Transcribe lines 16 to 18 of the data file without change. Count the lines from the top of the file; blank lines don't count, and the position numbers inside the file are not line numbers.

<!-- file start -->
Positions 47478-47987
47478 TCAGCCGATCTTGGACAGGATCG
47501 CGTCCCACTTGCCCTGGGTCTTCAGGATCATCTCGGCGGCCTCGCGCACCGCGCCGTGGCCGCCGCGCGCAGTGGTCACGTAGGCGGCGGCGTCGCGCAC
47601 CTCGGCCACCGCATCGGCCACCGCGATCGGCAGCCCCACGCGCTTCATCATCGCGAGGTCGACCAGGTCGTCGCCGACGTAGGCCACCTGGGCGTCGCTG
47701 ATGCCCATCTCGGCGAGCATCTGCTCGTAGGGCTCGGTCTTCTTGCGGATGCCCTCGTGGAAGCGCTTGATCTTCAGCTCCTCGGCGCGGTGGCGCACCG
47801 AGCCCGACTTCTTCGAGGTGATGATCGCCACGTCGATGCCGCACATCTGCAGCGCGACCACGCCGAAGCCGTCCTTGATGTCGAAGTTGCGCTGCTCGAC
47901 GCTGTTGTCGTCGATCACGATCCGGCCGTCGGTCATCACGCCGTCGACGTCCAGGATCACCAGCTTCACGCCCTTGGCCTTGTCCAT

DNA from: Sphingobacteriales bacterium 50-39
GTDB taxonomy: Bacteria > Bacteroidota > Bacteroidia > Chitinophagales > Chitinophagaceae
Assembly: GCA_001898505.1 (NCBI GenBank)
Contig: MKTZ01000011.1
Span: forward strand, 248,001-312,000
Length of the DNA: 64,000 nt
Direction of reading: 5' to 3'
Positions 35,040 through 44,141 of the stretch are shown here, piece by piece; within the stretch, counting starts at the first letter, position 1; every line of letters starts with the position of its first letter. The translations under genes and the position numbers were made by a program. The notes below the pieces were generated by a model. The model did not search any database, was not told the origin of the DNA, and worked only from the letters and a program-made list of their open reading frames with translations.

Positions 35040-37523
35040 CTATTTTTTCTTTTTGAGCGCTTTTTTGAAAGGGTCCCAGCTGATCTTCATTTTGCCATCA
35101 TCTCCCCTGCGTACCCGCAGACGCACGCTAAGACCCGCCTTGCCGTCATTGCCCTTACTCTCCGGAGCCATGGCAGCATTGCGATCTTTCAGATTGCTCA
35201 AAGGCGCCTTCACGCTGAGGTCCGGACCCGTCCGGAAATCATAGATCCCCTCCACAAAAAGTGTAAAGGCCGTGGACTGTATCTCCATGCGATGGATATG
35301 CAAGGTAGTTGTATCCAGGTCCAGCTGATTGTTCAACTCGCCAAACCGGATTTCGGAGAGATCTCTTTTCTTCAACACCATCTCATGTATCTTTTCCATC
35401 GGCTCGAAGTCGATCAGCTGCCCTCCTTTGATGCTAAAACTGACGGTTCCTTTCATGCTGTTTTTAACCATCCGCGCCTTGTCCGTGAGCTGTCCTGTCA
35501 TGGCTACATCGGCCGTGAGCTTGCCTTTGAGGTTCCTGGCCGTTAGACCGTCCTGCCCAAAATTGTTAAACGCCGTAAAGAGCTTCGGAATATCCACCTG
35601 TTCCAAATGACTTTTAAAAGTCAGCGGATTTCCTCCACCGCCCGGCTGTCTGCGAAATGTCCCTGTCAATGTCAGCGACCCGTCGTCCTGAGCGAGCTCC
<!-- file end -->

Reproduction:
Positions 35040-37523
35040 CTATTTTTTCTTTTTGAGCGCTTTTTTGAAAGGGTCCCAGCTGATCTTCATTTTGCCATCA
35101 TCTCCCCTGCGTACCCGCAGACGCACGCTAAGACCCGCCTTGCCGTCATTGCCCTTACTCTCCGGAGCCATGGCAGCATTGCGATCTTTCAGATTGCTCA